The woman trudged through the field, walking the path worn by ancient feet and cemented by the townswomen’s continued daily pilgrimage for water. She squinted in the sun and flapped her arms a bit to force air toward her armpits.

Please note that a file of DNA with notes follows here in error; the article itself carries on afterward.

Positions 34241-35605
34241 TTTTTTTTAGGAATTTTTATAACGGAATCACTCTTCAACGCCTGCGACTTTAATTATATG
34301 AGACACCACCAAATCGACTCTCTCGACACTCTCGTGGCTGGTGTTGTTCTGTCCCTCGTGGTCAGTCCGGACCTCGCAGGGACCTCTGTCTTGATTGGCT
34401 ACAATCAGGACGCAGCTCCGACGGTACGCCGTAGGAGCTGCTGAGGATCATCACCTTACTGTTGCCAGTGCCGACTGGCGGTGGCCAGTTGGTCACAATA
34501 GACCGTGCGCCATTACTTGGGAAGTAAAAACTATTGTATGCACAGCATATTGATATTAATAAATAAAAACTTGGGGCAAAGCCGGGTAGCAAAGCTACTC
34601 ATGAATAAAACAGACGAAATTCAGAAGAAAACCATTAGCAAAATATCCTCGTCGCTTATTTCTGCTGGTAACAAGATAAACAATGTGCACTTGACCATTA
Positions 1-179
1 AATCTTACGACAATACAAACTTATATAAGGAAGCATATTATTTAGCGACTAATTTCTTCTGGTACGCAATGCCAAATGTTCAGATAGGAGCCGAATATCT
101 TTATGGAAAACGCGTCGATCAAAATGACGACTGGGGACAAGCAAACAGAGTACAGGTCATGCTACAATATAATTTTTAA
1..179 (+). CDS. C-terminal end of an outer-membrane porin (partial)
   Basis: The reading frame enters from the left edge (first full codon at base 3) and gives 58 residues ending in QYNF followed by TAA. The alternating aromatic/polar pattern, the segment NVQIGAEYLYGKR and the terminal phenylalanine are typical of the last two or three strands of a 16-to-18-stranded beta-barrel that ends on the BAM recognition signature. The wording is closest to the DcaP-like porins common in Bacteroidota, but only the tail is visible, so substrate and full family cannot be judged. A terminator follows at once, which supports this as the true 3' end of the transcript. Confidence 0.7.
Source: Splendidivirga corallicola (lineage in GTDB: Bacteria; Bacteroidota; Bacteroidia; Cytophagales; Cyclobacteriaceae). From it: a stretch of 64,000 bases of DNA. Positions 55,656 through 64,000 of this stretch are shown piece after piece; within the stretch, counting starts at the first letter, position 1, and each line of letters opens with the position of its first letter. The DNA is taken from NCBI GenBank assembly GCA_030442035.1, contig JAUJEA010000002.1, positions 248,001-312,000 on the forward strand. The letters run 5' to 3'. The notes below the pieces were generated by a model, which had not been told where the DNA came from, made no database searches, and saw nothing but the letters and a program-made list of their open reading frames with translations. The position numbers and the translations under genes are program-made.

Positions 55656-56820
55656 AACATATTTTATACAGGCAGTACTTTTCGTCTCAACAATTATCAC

Someone was sitting by the well. She slowed her pace, hoping he would move on before she arrived, but he seemed to be looking at her, waiting for her. With twenty feet still between them, she could tell he was a Jew. Her back stiffened; her jaw clenched. She was not only a woman but also a Samaritan: already two strikes against her in the eyes of this self-righteous Jewish man.